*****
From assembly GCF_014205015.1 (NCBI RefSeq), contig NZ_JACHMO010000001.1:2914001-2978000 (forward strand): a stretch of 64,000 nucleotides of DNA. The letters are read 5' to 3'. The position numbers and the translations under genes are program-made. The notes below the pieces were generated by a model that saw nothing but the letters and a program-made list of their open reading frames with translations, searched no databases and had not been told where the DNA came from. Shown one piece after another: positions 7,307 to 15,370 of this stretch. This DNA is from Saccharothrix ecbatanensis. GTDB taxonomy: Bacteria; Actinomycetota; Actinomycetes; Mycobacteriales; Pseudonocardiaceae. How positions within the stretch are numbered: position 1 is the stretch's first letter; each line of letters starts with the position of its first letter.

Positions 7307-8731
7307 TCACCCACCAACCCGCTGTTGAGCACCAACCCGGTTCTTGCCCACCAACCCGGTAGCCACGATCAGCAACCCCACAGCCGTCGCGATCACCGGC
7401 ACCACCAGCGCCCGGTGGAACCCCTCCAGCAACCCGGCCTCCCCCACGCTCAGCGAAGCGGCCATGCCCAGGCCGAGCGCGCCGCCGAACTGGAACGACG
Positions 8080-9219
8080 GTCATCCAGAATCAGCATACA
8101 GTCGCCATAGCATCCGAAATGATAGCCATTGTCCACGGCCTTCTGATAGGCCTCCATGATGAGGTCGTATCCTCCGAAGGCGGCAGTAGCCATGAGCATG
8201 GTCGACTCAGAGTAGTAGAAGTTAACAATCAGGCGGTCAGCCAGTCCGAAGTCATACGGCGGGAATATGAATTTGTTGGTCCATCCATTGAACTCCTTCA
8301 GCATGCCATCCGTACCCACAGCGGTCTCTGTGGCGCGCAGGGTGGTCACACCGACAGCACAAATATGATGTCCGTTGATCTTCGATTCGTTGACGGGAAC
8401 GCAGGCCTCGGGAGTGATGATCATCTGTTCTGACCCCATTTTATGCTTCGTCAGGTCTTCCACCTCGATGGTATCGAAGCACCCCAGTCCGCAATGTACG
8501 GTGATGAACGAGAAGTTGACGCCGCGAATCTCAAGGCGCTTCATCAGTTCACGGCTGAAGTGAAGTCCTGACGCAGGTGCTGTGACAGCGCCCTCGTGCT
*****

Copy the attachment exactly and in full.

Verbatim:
From assembly GCF_014205015.1 (NCBI RefSeq), contig NZ_JACHMO010000001.1:2914001-2978000 (forward strand): a stretch of 64,000 nucleotides of DNA. The letters are read 5' to 3'. The position numbers and the translations under genes are program-made. The notes below the pieces were generated by a model that saw nothing but the letters and a program-made list of their open reading frames with translations, searched no databases and had not been told where the DNA came from. Shown one piece after another: positions 7,307 to 15,370 of this stretch. This DNA is from Saccharothrix ecbatanensis. GTDB taxonomy: Bacteria; Actinomycetota; Actinomycetes; Mycobacteriales; Pseudonocardiaceae. How positions within the stretch are numbered: position 1 is the stretch's first letter; each line of letters starts with the position of its first letter.

Positions 7307-8731
7307 TCACCCACCAACCCGCTGTTGAGCACCAACCCGGTTCTTGCCCACCAACCCGGTAGCCACGATCAGCAACCCCACAGCCGTCGCGATCACCGGC
7401 ACCACCAGCGCCCGGTGGAACCCCTCCAGCAACCCGGCCTCCCCCACGCTCAGCGAAGCGGCCATGCCCAGGCCGAGCGCGCCGCCGAACTGGAACGACG
Positions 8080-9219
8080 GTCATCCAGAATCAGCATACA
8101 GTCGCCATAGCATCCGAAATGATAGCCATTGTCCACGGCCTTCTGATAGGCCTCCATGATGAGGTCGTATCCTCCGAAGGCGGCAGTAGCCATGAGCATG
8201 GTCGACTCAGAGTAGTAGAAGTTAACAATCAGGCGGTCAGCCAGTCCGAAGTCATACGGCGGGAATATGAATTTGTTGGTCCATCCATTGAACTCCTTCA
8301 GCATGCCATCCGTACCCACAGCGGTCTCTGTGGCGCGCAGGGTGGTCACACCGACAGCACAAATATGATGTCCGTTGATCTTCGATTCGTTGACGGGAAC
8401 GCAGGCCTCGGGAGTGATGATCATCTGTTCTGACCCCATTTTATGCTTCGTCAGGTCTTCCACCTCGATGGTATCGAAGCACCCCAGTCCGCAATGTACG
8501 GTGATGAACGAGAAGTTGACGCCGCGAATCTCAAGGCGCTTCATCAGTTCACGGCTGAAGTGAAGTCCTGACGCAGGTGCTGTGACAGCGCCCTCGTGCT